After the dust from the Nationals-Cubs brouhaha has cleared away, the remaining landscape appears awfully rosy for the Nationals. They have won eight of their last nine. They woke up this morning on pace for 100 wins. Today, playoff baseball in Washington is a virtual certainty. That’s the reality. It is safe to let that rattle around your brain.
With 25 games to go and 18 as their magic number to clinch the division, the Nationals lead the Atlanta Braves by 7 ½ games and hold the National League East firmly in their grasp, perhaps even more securely than you realized. The Nationals could only squander their lead with a nearly unfeasible combination: The Nationals would have to play worse than the worst they have played all season, and the Braves would need a miracle September run.
The Nationals’ roughest 25-game stretch all season came back in early May, when they went 12-13. If the Nationals play at their lowest established level from here on out, they would finish with 97 wins. The Braves, in that case, would need to finish 19-5 to match them. Even if the Nationals’ wheels come off and they go 10-15 down the stretch, the Braves would need to finish 17-7 to tie.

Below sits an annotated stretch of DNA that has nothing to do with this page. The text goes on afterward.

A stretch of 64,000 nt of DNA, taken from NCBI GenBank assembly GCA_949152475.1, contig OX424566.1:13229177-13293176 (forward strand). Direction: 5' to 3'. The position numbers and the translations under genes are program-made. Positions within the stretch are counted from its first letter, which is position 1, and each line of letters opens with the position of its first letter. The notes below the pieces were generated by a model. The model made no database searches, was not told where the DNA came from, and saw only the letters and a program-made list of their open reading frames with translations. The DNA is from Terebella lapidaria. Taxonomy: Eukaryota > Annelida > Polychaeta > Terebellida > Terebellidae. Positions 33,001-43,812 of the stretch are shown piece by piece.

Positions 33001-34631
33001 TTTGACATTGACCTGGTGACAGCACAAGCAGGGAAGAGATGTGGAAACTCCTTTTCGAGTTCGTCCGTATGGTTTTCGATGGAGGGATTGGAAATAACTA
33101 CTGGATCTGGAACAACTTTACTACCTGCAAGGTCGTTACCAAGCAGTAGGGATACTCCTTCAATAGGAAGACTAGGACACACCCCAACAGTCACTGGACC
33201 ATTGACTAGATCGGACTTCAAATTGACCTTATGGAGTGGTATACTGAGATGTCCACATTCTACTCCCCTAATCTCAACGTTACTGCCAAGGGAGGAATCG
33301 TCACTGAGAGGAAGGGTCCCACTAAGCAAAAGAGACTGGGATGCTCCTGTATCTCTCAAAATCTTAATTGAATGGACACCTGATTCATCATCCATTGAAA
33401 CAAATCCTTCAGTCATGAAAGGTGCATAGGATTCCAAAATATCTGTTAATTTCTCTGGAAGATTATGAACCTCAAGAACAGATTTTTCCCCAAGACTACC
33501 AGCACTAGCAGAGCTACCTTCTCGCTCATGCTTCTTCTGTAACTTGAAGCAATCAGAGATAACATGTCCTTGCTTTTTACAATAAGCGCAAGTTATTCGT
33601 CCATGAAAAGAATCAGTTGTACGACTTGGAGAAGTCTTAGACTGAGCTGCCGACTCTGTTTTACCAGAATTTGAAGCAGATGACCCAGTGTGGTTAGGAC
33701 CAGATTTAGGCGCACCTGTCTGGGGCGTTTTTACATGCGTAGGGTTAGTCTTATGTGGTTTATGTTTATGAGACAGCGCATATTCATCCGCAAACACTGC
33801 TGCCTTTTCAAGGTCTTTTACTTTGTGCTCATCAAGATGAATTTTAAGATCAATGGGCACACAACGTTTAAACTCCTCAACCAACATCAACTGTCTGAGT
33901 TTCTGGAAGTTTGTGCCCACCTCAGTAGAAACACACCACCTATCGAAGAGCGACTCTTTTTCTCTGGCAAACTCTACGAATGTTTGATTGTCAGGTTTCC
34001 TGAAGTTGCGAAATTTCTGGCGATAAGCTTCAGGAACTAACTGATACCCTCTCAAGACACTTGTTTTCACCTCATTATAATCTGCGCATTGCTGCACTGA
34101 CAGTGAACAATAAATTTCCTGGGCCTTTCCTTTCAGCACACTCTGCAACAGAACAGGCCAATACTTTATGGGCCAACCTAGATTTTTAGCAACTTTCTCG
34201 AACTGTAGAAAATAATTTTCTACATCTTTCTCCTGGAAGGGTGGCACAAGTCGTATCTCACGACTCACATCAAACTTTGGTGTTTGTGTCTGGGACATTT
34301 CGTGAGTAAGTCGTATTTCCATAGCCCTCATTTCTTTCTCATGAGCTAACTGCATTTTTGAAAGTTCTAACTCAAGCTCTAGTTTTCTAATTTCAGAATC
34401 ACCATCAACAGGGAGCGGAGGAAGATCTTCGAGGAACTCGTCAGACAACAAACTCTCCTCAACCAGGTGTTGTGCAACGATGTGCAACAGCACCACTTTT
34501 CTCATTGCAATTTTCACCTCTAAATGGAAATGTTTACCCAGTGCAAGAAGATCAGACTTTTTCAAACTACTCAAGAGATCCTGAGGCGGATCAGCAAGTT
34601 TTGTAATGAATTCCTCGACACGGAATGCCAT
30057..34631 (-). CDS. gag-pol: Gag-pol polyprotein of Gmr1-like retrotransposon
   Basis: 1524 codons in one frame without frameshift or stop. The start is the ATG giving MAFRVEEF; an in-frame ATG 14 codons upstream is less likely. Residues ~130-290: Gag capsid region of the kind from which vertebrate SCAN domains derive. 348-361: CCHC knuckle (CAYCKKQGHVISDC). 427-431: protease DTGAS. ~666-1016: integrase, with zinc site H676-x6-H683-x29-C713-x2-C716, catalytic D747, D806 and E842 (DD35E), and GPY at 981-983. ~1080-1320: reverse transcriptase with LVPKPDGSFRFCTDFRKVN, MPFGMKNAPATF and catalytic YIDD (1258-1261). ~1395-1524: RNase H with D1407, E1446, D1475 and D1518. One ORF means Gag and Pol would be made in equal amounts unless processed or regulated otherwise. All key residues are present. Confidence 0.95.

Impossible? No. Feasible? Barely.
The Nationals have reached their latest perch not only behind their incredible pitching staff, but also because of a mauling offense. During their last nine games, the Nationals have collectively hit .352/.404/.622 with 24 homers and 70 runs, 7.8 per game.
They just obliterated the Cubs, of course, no one more than Adam LaRoche. He hit five homers in the series and at least one per game. The only players to homer in every game of a four-game series are Babe Ruth, Hank Greenberg, Yogi Berra, Johnny Bench and Mike Schmidt, all of them Hall of Famers.
The Nationals are on a ridiculous roll, having gone 36-18 since the all-star break. Their schedule suggests they can keep it going – Stephen Strasburg will face the Marlins tonight, followed by Ross Detwiler and Edwin Jackson. They may keep rolling, right into the playoffs.
More from The Washington Post